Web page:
Page:Dictionary of National Biography volume 34.djvu/321

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Lane, it was licensed for the press in 1617 (cf. Harl. MS. 5243).

VII. Social Satire. 32. ‘London Lackpenny’ (112 lines of rhyme royal) (cf. Harl. MSS. 367 and 542); printed by Strutt, Pugh, Nicolas (Chronicle, 2 versions, pp. 260 sq.), and partly by Stowe, and from the first manuscript by Halliwell, pp. 103 sq. 33. ‘A Treatyse called Galand’ (i.e. gallant), 234 lines rhyme royal, written on the occasion of the final expulsion of the English from France in 1451; assigned by Alcock in ‘Sermon on Luke, viii.’ (Wynkyn de Worde, n.d. 1496?) to Lydgate. It is an attack on the French customs and modes of dress adopted by the English upper classes, and is marked by the refrain: ‘England may wayle, yt euer Galand came here’ (cf. Brydges, Brit. Bibliographer, ii. 532). It was printed by De Worde anonymously thrice (1520? and 1525) and was reprinted in Ashbee's facsimile reprints, and in Hazlitt's ‘English Popular Literature,’ ii. 151 sq. 34. ‘Of a mariage betwixt an olde Man and a yonge wife’ (546 lines of rhyme royal), printed from Harl. MS. 372 ff. 45–51, by Halliwell, p. 27.

VIII. Occasional Poems. The following printed in the 1561 edition of Chaucer may be safely assigned to Lydgate: ‘A Saying of Dan Ihon’ (f. cccxxxii); ‘A Ballade of Good Counseile translated out of Latin’ (f. cccxxxvii; cf. Cambr. Univ. Libr. MS. Ff. i. 6); ‘A Ballade in Commendacion of our Ladie’ (f. cccxxix); two stanzas, ‘Go foorthe Kyng rule thou by Sapience’ (f. cccxxxvi); ‘A Ballade which Chaucer made in the Praise, or rather Dispraise, of Women for their Doublenes’ (f. cccxl; cf. Fairfax MS. 16, and Ashmol. MS. 59); ‘A Ballade warning Men to Beware of deceiptfull Women’ (f. cccxliiii; cf. Harl. MS. 2251). Lydgate is also credited, apparently on good grounds, with ‘Chaucer's Proverbs,’ printed in Dr. R. Morris's edition of Chaucer's ‘Works,’ vi. 303; manuscripts of these are in Addit. MS. 16165, Fairfax MS. 16, and Harl. MS. 7578.

Halliwell printed forty-four works as ‘A Selection from the Minor Poems of Dan John Lydgate’ (Percy Society, 1840). Of these pieces many have been already specified. Among the others, ‘Dan Joos,’ p. 62, from Vincent de Beauvais's ‘Speculum Historiale’ (cf. Harl. MS. 2251, f. 70 b), imitating at some points Chaucer's ‘Prioress's Tale,’ was re-edited in ‘Originals and Analogues’ (Chaucer Soc. 286 sq. 1888) as ‘The Monk who honoured the Virgin.’ Similarly Lydgate's ‘Order of Fools’ (Halliwell, 164–71, from Harl. MS. 2251) was edited from Cotton MS. Nero, A. vi. 11, 36, in ‘Queen Elizabeth's Achademy’ (Early English Text Society), 79–84 (cf. Bodl. MS. 798). At least two, ‘Moral of the Legend of Dido,’ p. 69, and ‘A Poem against Idlenes,’ p. 84, are extracts from the ‘Falls of Princes’ (bk. ii. pp. 13, 14, 15).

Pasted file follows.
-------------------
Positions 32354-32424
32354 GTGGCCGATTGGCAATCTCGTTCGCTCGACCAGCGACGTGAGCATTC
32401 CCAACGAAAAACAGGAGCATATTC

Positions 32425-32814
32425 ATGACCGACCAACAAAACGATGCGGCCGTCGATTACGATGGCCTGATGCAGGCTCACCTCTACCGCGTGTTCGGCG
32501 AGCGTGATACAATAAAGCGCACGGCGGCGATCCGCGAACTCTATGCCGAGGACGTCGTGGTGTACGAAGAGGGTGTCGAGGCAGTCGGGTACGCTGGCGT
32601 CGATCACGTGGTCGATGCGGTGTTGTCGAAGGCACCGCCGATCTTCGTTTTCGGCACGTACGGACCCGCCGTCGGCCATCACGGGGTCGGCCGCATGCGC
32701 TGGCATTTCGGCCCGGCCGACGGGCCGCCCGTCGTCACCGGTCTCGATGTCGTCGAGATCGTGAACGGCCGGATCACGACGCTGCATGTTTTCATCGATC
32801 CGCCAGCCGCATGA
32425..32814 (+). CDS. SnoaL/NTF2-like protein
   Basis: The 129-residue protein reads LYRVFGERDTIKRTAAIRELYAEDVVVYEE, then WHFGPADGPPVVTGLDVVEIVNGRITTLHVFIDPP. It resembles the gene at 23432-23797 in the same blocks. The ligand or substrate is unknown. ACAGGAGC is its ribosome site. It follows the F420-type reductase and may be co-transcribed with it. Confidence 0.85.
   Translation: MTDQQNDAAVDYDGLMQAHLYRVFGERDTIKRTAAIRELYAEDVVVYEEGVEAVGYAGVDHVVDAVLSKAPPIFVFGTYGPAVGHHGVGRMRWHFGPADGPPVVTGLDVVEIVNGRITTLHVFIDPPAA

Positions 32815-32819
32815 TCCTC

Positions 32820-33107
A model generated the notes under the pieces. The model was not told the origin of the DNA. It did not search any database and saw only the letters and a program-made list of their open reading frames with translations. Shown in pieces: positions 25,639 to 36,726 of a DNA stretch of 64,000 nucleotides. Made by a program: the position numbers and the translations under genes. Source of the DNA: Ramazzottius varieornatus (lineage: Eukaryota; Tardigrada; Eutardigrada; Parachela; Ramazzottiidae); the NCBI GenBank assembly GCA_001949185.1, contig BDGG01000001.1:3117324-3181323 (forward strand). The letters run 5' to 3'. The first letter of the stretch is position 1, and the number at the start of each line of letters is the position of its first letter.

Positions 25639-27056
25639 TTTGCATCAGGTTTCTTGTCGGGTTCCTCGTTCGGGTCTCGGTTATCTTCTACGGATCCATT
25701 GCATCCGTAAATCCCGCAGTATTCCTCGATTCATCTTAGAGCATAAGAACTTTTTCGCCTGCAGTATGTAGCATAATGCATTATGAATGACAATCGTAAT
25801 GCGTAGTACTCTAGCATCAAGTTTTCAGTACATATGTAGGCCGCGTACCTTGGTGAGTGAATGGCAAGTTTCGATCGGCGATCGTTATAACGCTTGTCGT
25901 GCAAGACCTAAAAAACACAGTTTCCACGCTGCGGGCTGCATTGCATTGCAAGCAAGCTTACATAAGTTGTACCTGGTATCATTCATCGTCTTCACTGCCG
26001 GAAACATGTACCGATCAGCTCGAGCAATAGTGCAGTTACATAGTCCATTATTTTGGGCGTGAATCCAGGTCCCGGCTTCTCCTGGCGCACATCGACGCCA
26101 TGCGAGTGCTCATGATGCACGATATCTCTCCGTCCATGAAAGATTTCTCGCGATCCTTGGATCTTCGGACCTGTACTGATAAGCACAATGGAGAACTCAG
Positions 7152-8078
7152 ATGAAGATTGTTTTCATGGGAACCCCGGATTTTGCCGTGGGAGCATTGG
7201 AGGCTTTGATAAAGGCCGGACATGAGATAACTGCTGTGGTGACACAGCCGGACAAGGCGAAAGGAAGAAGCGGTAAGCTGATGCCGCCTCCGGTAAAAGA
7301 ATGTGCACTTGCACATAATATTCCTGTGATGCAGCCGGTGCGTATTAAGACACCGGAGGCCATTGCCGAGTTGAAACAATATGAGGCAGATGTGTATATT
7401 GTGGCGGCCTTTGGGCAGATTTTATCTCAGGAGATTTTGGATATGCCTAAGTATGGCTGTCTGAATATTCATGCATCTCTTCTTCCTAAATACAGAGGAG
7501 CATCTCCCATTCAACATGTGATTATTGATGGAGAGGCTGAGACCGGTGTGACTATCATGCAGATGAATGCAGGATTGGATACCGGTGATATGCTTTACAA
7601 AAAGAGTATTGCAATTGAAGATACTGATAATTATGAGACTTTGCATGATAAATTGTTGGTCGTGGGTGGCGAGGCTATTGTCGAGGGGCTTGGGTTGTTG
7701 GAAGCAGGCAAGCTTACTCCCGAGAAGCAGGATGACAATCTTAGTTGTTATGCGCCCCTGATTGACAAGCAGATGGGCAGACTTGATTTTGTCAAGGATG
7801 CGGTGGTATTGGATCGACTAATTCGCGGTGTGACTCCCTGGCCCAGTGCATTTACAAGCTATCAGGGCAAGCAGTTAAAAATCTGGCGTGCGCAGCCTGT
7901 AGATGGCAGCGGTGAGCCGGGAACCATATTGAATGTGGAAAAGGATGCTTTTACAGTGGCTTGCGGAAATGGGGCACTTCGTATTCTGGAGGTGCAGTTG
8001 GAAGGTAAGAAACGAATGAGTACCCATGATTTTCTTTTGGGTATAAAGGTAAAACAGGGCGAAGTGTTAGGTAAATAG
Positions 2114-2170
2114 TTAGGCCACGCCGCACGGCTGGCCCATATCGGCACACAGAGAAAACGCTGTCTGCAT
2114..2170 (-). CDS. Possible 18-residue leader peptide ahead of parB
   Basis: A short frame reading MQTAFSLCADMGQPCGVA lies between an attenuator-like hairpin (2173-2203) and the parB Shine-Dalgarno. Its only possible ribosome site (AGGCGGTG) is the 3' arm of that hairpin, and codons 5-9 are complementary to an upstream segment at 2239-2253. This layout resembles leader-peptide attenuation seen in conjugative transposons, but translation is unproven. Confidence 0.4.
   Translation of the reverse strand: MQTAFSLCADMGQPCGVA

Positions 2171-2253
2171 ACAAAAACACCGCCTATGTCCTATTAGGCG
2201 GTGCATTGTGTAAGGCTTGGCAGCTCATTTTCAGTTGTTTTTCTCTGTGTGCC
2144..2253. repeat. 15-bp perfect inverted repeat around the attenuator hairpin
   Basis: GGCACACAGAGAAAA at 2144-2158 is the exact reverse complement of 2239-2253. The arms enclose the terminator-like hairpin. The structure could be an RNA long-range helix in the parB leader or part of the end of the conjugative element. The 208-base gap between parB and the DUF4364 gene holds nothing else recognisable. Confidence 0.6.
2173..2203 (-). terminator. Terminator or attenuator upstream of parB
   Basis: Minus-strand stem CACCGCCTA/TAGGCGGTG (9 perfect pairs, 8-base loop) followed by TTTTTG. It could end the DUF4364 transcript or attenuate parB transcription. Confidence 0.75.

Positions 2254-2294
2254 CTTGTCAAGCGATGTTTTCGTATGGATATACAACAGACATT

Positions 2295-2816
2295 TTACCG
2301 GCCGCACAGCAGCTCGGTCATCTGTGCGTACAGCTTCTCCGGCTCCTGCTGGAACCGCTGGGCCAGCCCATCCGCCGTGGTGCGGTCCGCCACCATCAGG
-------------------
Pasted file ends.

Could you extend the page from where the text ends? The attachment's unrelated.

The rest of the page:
IX. Poems doubtfully assigned to Lydgate. Although manuscripts (cf. Cambr. Univ. Libr. MS. Hh., iv. 12) frequently credit Lydgate with the well-known poem ‘Stans Puer ad Mensam’ (printed by Caxton, 1479? and frequently later), his authorship has been questioned. Similar doubts exist respecting ‘The Childe of Bristowe, a tale of Bristol,’ a moral tale in ninety-three six-line stanzas, often printed as his from Harl. MS. 2382, f. 118, in ‘Retrospective Review,’ new ser. pt. vi., in Halliwell's Nugæ Poeticæ, 1844; in Hazlitt's Early Popular Poetry, i. 111 sq.; in Horstmann's ‘Sammlung Altenglischen Legenden,’ ii. 315; and in the ‘Camden Miscellany,’ vol. iv. 1859. Some poems are doubtfully included by Halliwell, e.g. ‘Thank God for all Things,’ p. 225 (cf. Anglia, vii. 306 sq.); ‘Make Amendes,’ p. 228 (cf. ib. p. 281); ‘On the Instability of Human Affairs,’ p. 74; ‘Measure is Treasure,’ p. 213 (last two verses); ‘Devotion of the Fowls,’ p. 78; ‘A Ditty upon Improvement,’ p. 222 (Koeppel, Laurents de Premierfait, p. 76 n.)

The only Prose work certainly assigned to Lydgate is ‘The Damage and Destruccyon in Realmes,’ written by Lydgate in December 1400; (manuscript in Lord Calthorpe's library—Hist. MSS. Comm. 2nd Rep. p. 402). It is an account of Julius Cæsar's wars and death, and was printed with an ‘envoye’ in verse by Peter Treveris, 1520?, 12mo; again as ‘The Serpent of Division,’ London, by Owen Rogers, 1559, 8vo, and under the same title together with ‘The Tragedye of Gorboduc,’ by E. Allde, for Iohn Perrin, 1590, 4to (cf. Gorboduc, ed. Toulmin Smith, p. xxi). The ‘Pilgrimage of the Soul,’ printed by Caxton, 6 June 1483, a rendering into English prose of Jehan de Gallopes's French prose version of Guillaume de Deguilleville's ‘Pèlerinage de l'Ame,’ may be Lydgate's; a few poems, which also appear in Lydgate's ‘Life of our Lady,’ are added by Caxton (cf. Blades, Caxton, p. 262; Aldis Wright, Deguileville, Roxb. Club, vol. ix.) Lydgate has been wrongly credited with Burgh's ‘Cato Major’ and ‘Cato Minor’ (Harl. MS. 2251); and with a translation of Vegetius made for Sir Thomas Berkeley in 1408 (Lansd. MS. 285).

Seven miniature portraits, appearing in illuminated manuscripts of Lydgate's works, have been identified with the poet: (1) in Harl. MS. 4826, ‘Secreta Secretorum,’ an old